Further, the University of Michigan/Thomson Reuters index reported that consumer sentiment had dropped in August to 54.9 - the lowest reading since 1980. Let’s review. We have high unemployment, very low economic growth, an inept government, a current stock market correction underway, a credit downgrade by Standard & Poor’s, an economic growth expectation downgrade by the Federal Reserve, and yet the strongest consumer spending number in months. Yeah, it makes sense to me!
And yes, there is more bad news today. The Greek GDP for Q2 has come in at minus 6.9%. With the economy contracting sharply, where will Greece find the extra money to pay for their latest bailout package from the ECB? Some of their neighbors are laboring as well. Italy and Spain have descended into desperation mode as they joined France and Belgium in banning short selling of bank stocks. Selling short is selling shares that are not owned in a bet that the share price will decline at which point the buy-to-cover is made. Banning short selling just means that the regulators are trying to rig the market for gains only. It means the regulators don’t trust the ‘market’ to discover truth and reality in terms of stock prices. I always thought stock prices were supposed to reflect truth and reality?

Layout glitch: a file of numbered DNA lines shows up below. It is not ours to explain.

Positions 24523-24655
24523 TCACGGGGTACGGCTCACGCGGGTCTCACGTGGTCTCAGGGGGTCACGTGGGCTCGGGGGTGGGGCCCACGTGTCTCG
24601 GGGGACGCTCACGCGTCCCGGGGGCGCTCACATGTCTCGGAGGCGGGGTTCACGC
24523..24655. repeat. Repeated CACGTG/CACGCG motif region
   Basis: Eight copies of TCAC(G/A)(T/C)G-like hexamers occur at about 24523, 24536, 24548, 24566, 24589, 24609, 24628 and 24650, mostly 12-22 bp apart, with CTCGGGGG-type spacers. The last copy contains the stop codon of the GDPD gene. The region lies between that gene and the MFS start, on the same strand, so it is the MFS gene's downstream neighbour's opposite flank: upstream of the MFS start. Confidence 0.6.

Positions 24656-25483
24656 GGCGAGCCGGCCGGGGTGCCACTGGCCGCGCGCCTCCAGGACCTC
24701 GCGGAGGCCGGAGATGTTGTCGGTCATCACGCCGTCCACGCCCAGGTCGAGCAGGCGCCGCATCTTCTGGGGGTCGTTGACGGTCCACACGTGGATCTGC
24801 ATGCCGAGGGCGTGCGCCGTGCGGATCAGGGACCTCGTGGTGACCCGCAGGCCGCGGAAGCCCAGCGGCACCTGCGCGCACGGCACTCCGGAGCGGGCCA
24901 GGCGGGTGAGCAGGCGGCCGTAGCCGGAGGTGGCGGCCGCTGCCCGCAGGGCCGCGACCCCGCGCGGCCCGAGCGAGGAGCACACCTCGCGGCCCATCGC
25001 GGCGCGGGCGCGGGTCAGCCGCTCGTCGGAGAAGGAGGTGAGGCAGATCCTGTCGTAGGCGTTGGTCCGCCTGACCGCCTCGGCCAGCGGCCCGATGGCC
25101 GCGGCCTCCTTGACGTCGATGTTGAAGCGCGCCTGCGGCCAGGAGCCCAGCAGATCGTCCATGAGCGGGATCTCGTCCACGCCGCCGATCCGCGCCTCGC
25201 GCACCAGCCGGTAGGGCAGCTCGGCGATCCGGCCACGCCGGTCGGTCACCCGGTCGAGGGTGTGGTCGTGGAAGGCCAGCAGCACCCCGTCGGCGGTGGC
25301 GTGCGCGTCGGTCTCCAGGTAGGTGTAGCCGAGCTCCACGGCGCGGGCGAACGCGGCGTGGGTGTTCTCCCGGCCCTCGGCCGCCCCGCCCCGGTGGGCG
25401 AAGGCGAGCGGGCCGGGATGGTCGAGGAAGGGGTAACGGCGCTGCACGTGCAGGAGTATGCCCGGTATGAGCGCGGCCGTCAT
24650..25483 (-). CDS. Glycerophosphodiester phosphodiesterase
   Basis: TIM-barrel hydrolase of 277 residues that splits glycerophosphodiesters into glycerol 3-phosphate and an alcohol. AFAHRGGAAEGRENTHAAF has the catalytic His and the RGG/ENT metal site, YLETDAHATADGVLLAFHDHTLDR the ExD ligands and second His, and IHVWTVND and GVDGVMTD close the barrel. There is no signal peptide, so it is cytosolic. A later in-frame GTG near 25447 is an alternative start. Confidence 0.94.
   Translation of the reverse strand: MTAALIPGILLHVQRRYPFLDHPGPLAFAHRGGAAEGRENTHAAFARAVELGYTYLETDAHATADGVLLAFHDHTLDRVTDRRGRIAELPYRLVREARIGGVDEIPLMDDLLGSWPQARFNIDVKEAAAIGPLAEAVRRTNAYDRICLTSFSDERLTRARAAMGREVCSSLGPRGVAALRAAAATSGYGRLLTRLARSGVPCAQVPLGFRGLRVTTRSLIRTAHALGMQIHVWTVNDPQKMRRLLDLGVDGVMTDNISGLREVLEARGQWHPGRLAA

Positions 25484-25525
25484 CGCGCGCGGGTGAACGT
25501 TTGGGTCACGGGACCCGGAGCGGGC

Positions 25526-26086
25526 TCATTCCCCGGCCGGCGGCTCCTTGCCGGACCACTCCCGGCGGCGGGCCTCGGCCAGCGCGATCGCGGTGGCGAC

Maybe they finally are reflecting truth. Maybe this past week was a come to Jesus moment for stocks. Maybe investors have discovered that the government does not have an economic solution that works. Maybe the Federal Reserve is clueless. Maybe the green shoots were just weeds. What’s going to happen in the coming weeks? Maybe we should look at Tuesday, August 9, 2011.
The chart below is the incredible week of August 8 -12, 2011 with 30-minute candles. On Tuesday, the Fed met and promised to keep the Fed Funds target rate at zero forever and ever. Actually I think they babbled something about mid-2013 but I think we all now understand that the idea of raising interest rates is like making plans for a midnight snack on the Titanic. That news prompted a major rally in Treasuries and a resumption of selling in stocks. The Dow was down 200 points at about 3:00 PM. That prompted a major PPT move that drove the Dow 600 points straight up in a hour! Why can‘t the Fed let investors discover stock price valuations? What are they afraid of - the truth? Stocks need to find a bottom. Will the Fed let them?
DJIA 1 Week: 08/08/2011 - 08/12/2011 30-minute bars
Chart courtesy StockCharts.com
Disclaimer: The views discussed in this article are solely the opinion of the writer and have been presented for educational purposes. They are not meant to serve as individual investment advice and should not be taken as such. This is not a solicitation to buy or sell anything. Readers should consult their registered financial representative to determine the suitability of any investment strategies undertaken or implemented. BMF Investments, Inc. assumes no liability nor credit for any actions taken based on this article. Advisory services offered through BMF Investments, Inc.